The municipal market was unchanged to slightly firmer yesterday amid fairly light trading activity in the secondary, as participants await new issuance in the primary market later this week.
“There’s not a lot going on at this point,” a trader in New York said. “We’re fairly quiet and pretty much just unchanged. There doesn’t appear to be a lot of motivation on the part of traders right now — people are on the sidelines for the most part, it seems. There is a decent calendar this week, and I think people are just waiting on the new issues.”
“There’s a little bit of firmness out there, but not a whole lot,” a trader in Los Angeles said. “It’s mostly on the shorter end of the curve, but inside of 10 or so years, we’re probably better two or three basis points. The long end is pretty flat.”
“There is probably some demand coming up from reinvestments next month,” a second New York trader said. “As far as day-to-day basis, it’s not as if things are blowing up right now. I think you are going to see some small bumps in the scale on 10-year maturities. One, two, or three basis points, maybe. Not a lot of activity.”
The Treasury market was somewhat mixed yesterday. The benchmark 10-year Treasury note finished at 3.22% after opening at 3.24%. The 30-year Treasury bond finished at 4.11% after opening at 4.10%. The two-year Treasury note finished at 0.75% after opening at 0.77%.
The Municipal Market Data triple-A scale yielded 2.81% in 10 years and 3.65% in 20 years yesterday, following levels of 2.82% and 3.65% Friday. The scale yielded 3.96% in 30 years yesterday versus 3.96% on Friday.
Friday’s triple-A muni scale in 10 years was at 88.1% of comparable Treasuries and 30-year munis were at 97.3%, according to MMD, while 30-year tax-exempt triple-A general obligation bonds were at 102.6% of the comparable London Interbank Offered Rate.
Many investors will set their sights on Washington this week, where the pricing of $1.16 billion of taxable GO Build America Bonds is expected to be a record-setting event for both the state and the market — even though overall volume is expected to dip noticeably from last week.
The bonds will arrive amid an estimated $6.67 billion in total new volume expected to be priced this week, according to Ipreo LLC and The Bond Buyer. The total is down significantly from last week’s revised $9.63 billion, according to Thomson Reuters.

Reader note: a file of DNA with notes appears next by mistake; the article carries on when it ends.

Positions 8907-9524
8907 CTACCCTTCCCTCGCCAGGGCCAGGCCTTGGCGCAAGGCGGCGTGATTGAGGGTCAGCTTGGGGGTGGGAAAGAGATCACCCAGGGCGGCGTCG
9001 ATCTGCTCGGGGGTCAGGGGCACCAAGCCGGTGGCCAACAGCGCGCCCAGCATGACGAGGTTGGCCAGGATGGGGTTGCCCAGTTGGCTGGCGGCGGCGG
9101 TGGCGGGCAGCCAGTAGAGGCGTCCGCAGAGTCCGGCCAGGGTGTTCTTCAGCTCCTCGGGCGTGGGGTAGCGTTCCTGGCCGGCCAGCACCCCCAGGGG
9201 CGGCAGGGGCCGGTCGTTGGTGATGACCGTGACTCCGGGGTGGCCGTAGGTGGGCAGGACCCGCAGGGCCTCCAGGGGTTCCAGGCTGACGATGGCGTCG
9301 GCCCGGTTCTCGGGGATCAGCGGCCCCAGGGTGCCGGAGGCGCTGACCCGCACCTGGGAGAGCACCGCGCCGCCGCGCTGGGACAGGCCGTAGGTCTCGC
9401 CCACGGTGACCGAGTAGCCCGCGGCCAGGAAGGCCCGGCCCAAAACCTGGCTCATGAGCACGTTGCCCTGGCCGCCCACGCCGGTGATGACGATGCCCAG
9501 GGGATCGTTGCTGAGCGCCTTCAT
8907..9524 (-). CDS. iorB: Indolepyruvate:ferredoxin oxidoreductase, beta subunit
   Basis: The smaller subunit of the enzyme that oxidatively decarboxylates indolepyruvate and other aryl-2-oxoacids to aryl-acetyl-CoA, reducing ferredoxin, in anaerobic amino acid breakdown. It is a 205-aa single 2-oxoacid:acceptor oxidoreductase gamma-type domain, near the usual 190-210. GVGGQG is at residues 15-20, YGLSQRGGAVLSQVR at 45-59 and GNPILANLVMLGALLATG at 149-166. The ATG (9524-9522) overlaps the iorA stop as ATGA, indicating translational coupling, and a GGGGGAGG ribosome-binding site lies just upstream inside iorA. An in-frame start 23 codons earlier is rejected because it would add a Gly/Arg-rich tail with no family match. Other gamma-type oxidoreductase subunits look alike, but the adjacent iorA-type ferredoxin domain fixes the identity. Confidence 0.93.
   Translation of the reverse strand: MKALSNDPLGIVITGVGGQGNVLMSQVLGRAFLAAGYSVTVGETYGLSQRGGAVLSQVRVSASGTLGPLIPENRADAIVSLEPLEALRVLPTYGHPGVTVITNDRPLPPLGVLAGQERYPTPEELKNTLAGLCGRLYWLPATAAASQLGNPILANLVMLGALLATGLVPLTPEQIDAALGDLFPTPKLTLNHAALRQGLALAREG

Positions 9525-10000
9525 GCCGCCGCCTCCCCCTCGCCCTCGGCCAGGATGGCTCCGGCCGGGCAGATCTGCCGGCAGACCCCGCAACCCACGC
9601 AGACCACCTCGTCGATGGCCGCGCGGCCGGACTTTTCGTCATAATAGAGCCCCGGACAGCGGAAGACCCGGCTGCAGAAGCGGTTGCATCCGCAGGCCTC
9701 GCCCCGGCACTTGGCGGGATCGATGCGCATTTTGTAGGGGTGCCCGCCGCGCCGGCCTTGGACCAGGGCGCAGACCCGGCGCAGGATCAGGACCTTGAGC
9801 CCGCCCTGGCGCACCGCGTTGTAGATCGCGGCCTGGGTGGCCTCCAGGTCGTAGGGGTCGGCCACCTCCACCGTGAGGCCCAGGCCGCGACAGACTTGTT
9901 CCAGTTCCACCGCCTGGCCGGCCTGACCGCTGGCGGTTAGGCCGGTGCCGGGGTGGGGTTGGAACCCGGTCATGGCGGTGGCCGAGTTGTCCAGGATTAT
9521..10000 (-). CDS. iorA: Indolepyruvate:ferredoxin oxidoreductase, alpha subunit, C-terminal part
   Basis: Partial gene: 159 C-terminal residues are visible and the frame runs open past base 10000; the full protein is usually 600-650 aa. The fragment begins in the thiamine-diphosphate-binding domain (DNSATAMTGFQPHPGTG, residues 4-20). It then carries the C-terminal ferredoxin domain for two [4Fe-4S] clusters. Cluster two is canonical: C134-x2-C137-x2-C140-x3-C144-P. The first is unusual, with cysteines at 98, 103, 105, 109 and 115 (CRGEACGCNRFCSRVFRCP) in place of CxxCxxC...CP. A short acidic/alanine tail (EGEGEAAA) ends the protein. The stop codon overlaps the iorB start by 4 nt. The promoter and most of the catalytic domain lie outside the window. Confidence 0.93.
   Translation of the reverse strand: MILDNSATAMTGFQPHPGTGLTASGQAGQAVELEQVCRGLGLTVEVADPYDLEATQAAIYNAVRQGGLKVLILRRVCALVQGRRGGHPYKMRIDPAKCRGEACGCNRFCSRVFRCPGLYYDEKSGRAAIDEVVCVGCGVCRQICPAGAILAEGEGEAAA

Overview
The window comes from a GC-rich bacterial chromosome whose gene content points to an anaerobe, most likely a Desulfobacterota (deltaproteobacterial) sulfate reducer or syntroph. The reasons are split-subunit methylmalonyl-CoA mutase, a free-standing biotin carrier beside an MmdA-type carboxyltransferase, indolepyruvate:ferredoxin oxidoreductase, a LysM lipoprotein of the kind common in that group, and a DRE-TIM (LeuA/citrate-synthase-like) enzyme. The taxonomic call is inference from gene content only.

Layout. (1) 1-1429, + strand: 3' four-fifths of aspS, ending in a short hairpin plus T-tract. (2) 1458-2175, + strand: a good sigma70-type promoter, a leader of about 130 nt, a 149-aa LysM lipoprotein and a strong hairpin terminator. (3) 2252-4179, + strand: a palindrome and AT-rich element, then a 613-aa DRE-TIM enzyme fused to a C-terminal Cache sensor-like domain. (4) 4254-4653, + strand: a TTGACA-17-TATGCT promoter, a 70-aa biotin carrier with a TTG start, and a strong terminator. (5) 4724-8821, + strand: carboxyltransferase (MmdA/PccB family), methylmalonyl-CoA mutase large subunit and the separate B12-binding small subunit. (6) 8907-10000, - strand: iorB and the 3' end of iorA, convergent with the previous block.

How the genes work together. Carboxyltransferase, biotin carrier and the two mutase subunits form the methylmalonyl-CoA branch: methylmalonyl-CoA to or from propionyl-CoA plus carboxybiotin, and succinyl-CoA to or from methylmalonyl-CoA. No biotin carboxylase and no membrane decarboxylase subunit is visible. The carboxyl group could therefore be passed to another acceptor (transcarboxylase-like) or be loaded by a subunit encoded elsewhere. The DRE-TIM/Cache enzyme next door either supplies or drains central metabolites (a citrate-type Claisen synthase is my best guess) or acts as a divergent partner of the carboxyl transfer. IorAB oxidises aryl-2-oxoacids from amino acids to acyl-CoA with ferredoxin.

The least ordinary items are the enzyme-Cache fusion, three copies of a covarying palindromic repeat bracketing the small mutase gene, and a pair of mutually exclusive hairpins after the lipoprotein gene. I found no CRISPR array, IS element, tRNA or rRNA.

The Washington deal is the state’s largest-ever bond issue, and only the second negotiated one from the state treasurer’s office since 1996. It is also the fourth-largest BAB deal of 2010, and the highest-rated of all of this year’s billion-dollar-plus offerings, according to Thomson.
Both Standard & Poor’s and Fitch Ratings rate the bonds AA-plus. Moody’s Investors Service rates them an equivalent Aa1.
JPMorgan and Bank of America Merrill Lynch took indications of interest on the deal yesterday, which was tentatively priced to yield between 70 and 130 basis points over the comparable Treasury yields. The deal will be priced for institutions today.
Meanwhile, New York’s Empire State Development Corp. is preparing to issue $503.1 million of service contract revenue refunding bonds in a two-pronged deal. Wells Fargo Securities is expected to price the bonds tomorrow following a retail order period today.
The New York Division of Budget earlier yesterday said the state was considering putting the deal on hold due to the high cost of terminating swaps caused by European financial troubles.
However, Frances Walton, chief financial officer of the ESDC, said: “As of this moment, we’re going forward with it.”
“There will be a retail order period tomorrow morning, assuming there’s no drastic market change between now and then, just like with any bond sale,” Walton said. “The costs of the swaps have gone up, there has also been a decrease in yields on the bond side that has offset it, so we’re in fact slightly better off than we were when we made a decision to mail the POS. We have been analyzing it throughout the day and watching the markets, as of now we’re going forward.”
The ESDC deal, which is structured to mature serially from 2011 to 2022, will consist of $221.7 million of Subseries 2010 A-1 bonds and $281.4 million of Subseries 2010 A-2 bonds. The bonds are expected to carry ratings of AA-minus from Standard & Poor’s and Fitch.
In a weekly report, Matt Fabian, managing director at Municipal Market Advisors, wrote: “Municipal bonds had an excellent week last week as, despite the flight to safety in Treasuries, broad-based 'de-risking’ in some asset classes, and more rhetoric about just how bad municipal issuers are, muni yields trickled lower.”
“Of course, this meant dramatic underperformance versus Treasuries and Libor, damaging the return of hedged portfolios and dramatically increasing issuers’ cost of terminating outstanding swaps,” he wrote. “We don’t believe that the tax-exempt market has the capability to rally on pace with taxables — nominal yields are already too low despite scarcity of tax-exempt paper. Further, with the June reinvestment demand surge now imminent, our market may stay harnessed very much to where yields are right now, regardless of what goes on in taxables.”
In economic data released today, existing home sales increased at a 7.6% annual rate in April to 5.77 million sales.
Sales in March were revised to 5.36 million from 5.35 million reported last month.
Economists polled by Thomson Reuters expected 5.630 million existing home sales in April, according to the median estimate.
Priti Patnaik contributed to this column.